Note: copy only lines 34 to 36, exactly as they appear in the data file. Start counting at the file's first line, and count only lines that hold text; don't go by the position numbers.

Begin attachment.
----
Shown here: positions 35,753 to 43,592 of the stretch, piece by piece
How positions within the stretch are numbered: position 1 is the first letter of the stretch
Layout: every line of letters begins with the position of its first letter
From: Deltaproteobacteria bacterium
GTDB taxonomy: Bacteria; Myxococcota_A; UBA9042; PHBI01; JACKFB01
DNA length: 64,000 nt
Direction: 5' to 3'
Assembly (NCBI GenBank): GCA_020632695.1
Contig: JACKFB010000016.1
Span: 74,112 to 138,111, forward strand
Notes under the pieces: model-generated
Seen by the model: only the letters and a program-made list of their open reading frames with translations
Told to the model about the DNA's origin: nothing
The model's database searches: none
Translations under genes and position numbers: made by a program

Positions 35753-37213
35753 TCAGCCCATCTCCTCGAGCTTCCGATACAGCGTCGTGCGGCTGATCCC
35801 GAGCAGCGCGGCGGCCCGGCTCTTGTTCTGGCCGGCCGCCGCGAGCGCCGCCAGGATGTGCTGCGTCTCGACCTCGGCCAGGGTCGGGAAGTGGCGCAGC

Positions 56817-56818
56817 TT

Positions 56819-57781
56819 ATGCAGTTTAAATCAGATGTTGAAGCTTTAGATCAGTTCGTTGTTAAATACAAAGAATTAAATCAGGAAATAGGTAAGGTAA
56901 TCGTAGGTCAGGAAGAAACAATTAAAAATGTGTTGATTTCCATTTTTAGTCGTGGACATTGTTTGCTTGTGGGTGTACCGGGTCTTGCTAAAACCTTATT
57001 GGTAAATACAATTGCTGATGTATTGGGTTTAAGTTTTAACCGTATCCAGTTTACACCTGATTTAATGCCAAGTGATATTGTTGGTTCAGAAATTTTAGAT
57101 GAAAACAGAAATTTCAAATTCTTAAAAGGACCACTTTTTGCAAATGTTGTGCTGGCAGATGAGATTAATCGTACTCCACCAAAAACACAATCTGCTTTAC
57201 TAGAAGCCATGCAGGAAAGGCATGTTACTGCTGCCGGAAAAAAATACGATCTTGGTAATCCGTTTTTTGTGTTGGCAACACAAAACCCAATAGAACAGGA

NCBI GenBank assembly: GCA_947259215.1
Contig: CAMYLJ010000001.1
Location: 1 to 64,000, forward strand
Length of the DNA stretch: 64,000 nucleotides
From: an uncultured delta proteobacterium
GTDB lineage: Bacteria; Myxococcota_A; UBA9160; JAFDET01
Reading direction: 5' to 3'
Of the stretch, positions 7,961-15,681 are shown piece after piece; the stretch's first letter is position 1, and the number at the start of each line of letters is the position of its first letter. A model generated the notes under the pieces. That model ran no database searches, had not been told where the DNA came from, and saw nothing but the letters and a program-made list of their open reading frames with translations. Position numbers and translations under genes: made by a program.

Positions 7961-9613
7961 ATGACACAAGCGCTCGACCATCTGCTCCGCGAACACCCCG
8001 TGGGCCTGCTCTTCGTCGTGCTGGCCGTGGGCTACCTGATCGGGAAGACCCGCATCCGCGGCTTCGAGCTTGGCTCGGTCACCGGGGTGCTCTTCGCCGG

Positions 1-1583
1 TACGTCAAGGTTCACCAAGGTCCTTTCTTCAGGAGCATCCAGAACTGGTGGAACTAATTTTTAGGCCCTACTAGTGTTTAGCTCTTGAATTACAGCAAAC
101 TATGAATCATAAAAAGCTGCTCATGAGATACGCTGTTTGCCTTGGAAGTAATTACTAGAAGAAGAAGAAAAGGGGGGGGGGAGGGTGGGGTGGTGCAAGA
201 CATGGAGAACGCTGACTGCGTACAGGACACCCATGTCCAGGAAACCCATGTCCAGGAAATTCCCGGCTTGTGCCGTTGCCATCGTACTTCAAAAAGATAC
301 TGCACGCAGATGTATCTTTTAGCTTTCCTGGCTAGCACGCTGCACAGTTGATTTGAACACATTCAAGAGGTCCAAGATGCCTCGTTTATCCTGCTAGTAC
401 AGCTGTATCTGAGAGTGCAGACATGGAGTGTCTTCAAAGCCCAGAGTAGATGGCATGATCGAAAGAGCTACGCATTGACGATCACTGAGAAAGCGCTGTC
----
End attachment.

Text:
Of the stretch, positions 7,961-15,681 are shown piece after piece; the stretch's first letter is position 1, and the number at the start of each line of letters is the position of its first letter. A model generated the notes under the pieces. That model ran no database searches, had not been told where the DNA came from, and saw nothing but the letters and a program-made list of their open reading frames with translations. Position numbers and translations under genes: made by a program.

Positions 7961-9613
7961 ATGACACAAGCGCTCGACCATCTGCTCCGCGAACACCCCG